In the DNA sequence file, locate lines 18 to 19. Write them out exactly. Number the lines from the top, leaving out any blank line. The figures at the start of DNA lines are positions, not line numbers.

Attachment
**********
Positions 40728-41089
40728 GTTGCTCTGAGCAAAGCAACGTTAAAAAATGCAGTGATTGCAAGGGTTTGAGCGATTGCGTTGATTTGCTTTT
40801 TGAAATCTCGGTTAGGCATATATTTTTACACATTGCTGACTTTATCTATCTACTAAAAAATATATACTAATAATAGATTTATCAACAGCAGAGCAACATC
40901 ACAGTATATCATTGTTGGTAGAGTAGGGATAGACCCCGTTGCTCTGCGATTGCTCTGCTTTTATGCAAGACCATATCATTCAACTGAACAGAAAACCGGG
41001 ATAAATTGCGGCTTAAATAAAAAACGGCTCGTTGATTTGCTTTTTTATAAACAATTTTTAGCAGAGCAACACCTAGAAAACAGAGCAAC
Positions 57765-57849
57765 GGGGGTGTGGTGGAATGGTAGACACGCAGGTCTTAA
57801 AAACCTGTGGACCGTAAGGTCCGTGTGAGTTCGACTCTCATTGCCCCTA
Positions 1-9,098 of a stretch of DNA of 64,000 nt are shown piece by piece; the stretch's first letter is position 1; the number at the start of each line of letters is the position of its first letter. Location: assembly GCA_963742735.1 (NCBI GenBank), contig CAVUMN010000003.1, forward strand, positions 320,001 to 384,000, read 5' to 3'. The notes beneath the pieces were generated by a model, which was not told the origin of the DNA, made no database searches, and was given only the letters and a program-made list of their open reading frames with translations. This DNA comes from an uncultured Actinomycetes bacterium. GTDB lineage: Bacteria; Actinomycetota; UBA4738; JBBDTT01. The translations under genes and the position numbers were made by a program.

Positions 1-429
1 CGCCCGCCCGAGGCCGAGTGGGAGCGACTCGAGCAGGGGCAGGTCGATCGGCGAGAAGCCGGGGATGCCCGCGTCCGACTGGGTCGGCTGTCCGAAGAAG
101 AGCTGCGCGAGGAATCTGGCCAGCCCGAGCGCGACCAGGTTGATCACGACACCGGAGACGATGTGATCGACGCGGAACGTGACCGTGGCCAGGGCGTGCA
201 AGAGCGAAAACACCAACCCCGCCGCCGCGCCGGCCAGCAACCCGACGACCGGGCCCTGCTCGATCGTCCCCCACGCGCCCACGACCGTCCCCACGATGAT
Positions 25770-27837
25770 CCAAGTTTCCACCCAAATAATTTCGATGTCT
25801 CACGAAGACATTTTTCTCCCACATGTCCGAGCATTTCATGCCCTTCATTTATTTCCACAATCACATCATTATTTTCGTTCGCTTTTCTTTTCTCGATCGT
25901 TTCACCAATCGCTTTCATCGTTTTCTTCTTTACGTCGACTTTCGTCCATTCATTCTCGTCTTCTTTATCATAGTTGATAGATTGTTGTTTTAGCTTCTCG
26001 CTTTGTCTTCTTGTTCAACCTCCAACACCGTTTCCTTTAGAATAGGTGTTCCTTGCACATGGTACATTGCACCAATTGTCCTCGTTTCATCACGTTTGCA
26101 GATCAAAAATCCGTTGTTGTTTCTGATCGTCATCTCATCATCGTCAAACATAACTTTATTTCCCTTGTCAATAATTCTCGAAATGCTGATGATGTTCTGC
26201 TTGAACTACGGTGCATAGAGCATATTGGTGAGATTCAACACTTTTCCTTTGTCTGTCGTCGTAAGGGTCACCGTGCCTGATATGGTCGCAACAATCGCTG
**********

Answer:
26001 CTTTGTCTTCTTGTTCAACCTCCAACACCGTTTCCTTTAGAATAGGTGTTCCTTGCACATGGTACATTGCACCAATTGTCCTCGTTTCATCACGTTTGCA
26101 GATCAAAAATCCGTTGTTGTTTCTGATCGTCATCTCATCATCGTCAAACATAACTTTATTTCCCTTGTCAATAATTCTCGAAATGCTGATGATGTTCTGC